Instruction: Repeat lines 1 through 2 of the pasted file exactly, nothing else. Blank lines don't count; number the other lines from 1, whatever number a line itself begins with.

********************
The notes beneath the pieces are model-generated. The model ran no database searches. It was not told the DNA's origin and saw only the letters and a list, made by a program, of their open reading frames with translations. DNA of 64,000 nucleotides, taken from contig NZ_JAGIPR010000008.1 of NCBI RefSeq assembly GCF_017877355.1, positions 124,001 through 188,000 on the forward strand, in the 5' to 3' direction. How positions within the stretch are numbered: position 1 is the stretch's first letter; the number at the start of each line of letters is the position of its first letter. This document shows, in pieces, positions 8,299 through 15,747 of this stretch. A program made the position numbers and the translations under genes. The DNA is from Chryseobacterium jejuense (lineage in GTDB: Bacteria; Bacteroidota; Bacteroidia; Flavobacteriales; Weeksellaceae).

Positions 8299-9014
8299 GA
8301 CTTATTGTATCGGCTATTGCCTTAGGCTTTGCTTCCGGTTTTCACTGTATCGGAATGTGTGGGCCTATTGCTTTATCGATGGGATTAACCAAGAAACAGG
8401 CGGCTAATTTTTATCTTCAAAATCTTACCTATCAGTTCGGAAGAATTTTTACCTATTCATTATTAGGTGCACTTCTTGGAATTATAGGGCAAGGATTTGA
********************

The notes beneath the pieces are model-generated. The model ran no database searches. It was not told the DNA's origin and saw only the letters and a list, made by a program, of their open reading frames with translations. DNA of 64,000 nucleotides, taken from contig NZ_JAGIPR010000008.1 of NCBI RefSeq assembly GCF_017877355.1, positions 124,001 through 188,000 on the forward strand, in the 5' to 3' direction. How positions within the stretch are numbered: position 1 is the stretch's first letter; the number at the start of each line of letters is the position of its first letter. This document shows, in pieces, positions 8,299 through 15,747 of this stretch. A program made the position numbers and the translations under genes. The DNA is from Chryseobacterium jejuense (lineage in GTDB: Bacteria; Bacteroidota; Bacteroidia; Flavobacteriales; Weeksellaceae).

Positions 8299-9014